A mysterious disease is starting to kill American beeches, one of eastern North America's most important trees, and has spread rapidly from the Great Lakes to New England. But scientists disagree about what is causing the ailment, dubbed beech leaf disease. Some have recently blamed a tiny leaf-eating worm introduced from Asia, but others are skeptical that's the whole story.
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Conservation / Tree Health
ROYAL BELUM STATE PARK IN PERAK, MALAYSIA—It has been a year of color and sex for the lowland rainforests of Malaysia and Indonesia. This is a "mast year," when dozens of tree species produce bumper crops of flowers, fruits, and seeds simultaneously. Since April, the canopy has been a splendid mosaic of yellow, orange, and red set against green. It has been 5 years since the spectacle was last seen.
On July 25 in Addis Ababa, Ethiopian Prime Minister Abiy Ahmed picked up a spade and started to dig a hole. When he was finished, he gently lowered a sapling into the hole he had dug, and then covered its roots with the loose soil. The tree that he had just planted was one of 350 million planted in Ethiopia that day, part of an unprecedented push to reforest the country — and, in the process, save the world from the climate apocalypse.
Unfortunately, it’s a little more complex than that.
Over half (58%) of Europe’s endemic trees are threatened with extinction, according to assessments of the state of the continent’s biodiversity published today by the International Union for Conservation of Nature (IUCN). The introduction of invasive species, unsustainable logging and urban development are key threats causing the decline of tree species such as the horse-chestnut across Europe.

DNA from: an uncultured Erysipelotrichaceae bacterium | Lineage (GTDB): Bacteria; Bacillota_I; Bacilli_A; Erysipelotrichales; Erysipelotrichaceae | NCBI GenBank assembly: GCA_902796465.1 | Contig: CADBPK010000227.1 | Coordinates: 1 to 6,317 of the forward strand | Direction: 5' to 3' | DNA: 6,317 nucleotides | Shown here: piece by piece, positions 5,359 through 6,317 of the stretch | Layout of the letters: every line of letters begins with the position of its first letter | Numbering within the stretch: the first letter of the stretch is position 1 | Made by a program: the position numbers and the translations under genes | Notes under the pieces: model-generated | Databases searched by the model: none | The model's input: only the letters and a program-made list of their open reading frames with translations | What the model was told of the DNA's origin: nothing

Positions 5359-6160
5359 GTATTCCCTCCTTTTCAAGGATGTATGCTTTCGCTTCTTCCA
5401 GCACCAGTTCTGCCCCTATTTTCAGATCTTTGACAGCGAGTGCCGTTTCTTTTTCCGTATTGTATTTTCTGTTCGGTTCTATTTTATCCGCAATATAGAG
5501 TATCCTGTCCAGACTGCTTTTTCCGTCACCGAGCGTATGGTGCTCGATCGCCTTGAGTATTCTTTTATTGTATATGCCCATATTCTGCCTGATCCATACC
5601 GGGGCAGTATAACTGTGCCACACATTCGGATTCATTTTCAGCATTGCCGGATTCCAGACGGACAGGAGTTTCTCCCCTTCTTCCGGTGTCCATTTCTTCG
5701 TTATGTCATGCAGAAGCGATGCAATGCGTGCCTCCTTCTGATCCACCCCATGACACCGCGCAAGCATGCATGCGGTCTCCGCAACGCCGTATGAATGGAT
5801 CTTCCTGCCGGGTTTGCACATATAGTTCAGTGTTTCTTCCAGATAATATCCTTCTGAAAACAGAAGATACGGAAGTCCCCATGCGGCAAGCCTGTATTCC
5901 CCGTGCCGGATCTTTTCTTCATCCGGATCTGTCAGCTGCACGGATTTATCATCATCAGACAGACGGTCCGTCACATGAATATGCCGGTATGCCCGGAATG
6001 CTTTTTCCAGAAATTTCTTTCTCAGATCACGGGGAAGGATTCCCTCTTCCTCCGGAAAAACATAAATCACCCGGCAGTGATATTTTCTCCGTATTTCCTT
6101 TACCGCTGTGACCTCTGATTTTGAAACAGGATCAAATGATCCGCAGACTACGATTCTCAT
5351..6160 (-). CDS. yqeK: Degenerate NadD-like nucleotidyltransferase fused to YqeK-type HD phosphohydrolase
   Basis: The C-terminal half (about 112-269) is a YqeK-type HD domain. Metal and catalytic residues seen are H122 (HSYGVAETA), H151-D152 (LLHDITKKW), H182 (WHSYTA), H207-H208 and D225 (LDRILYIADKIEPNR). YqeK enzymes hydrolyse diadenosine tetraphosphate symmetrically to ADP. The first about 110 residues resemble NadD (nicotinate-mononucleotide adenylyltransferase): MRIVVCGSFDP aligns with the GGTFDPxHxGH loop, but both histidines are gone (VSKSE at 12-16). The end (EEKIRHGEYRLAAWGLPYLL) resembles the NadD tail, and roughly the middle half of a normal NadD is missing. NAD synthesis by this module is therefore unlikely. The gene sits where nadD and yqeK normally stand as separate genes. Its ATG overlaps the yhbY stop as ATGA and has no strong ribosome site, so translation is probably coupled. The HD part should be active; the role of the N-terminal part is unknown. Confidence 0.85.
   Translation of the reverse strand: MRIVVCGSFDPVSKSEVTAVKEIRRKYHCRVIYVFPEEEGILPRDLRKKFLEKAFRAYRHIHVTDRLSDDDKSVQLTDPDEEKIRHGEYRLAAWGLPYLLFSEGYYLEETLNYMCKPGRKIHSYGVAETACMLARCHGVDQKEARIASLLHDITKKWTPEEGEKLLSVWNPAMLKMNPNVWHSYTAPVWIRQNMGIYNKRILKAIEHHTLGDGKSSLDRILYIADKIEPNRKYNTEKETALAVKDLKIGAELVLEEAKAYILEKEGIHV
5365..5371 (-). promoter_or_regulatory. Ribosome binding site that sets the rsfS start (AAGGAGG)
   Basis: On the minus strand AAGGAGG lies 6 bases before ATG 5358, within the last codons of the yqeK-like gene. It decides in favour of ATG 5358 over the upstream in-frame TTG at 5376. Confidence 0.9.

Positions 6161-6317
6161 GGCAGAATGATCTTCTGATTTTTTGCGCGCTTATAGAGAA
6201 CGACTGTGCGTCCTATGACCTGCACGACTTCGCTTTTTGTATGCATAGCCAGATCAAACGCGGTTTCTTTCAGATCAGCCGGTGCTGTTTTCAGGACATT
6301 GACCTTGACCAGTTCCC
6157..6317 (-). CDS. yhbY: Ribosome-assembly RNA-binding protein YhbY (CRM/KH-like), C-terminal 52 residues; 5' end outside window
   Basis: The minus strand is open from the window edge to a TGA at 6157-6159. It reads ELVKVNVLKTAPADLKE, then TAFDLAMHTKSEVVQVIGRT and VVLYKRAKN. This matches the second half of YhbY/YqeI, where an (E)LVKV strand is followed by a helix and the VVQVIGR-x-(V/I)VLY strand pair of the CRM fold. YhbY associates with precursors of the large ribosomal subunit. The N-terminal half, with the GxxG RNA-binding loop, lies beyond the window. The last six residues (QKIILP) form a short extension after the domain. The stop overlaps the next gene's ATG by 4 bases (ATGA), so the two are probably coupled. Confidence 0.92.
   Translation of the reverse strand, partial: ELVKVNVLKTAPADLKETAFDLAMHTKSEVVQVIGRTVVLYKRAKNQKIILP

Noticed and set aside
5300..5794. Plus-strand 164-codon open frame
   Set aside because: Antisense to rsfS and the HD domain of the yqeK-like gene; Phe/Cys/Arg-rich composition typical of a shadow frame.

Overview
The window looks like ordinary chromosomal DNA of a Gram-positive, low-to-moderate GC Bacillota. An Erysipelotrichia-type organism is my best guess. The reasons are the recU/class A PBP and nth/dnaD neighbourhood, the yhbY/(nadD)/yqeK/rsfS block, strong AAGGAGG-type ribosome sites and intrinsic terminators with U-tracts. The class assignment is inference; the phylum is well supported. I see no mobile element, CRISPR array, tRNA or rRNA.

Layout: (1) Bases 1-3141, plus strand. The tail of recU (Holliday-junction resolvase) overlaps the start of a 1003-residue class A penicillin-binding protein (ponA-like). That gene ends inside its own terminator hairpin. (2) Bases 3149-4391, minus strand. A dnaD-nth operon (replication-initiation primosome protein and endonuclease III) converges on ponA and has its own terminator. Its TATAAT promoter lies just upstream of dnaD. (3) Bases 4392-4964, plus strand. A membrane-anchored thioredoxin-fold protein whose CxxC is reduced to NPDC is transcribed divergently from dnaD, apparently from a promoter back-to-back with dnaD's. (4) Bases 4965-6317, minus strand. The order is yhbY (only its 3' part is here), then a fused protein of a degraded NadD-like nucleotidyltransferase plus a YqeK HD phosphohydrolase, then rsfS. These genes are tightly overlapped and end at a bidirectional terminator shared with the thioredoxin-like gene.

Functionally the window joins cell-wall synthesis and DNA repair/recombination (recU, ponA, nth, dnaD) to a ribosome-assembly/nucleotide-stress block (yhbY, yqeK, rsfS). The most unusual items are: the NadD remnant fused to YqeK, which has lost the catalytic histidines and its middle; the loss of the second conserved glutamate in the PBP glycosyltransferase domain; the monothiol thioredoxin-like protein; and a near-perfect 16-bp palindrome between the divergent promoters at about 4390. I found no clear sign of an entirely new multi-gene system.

By Steffan Messenger
Studying the rings inside oak trees has allowed scientists to produce one of the most detailed records yet of how the UK's climate has changed over the last millennium.
It reveals a picture of summer rainfall stretching back more than 800 years. Periods of prolonged extreme weather coincided with historical accounts of famines and droughts.
“Toward the Metacollection: Coordinating conservation collections to safeguard plant diversity”, is a publication that is a result of a three-year grant, “Safeguarding Plant Collections”, funded by the Institute of Museum and Library Services. It demonstrates the power of the botanic garden network and the role they play in collective conservation. Overall, stopping plant extinction.
By Elizabeth Pennisi
The biggest trees, standing tall through storms and harsh winters, may look invincible. But a series of recent studies analyzing the effects of lightning, drought, and invasive pests on forests indicates that for trees, size is not strength, and forest giants are disproportionately vulnerable.
By Jeremie Richard
Before being colonised by the Vikings, Iceland was lush with forests but the fearsome warriors razed everything to the ground and the nation is now struggling to reforest the island.
The country is considered the least forested in Europe; indeed, forests in Iceland are so rare, or their trees so young, that people often joke that those lost in the woods only need to stand up to find their way. However, it wasn't always that way.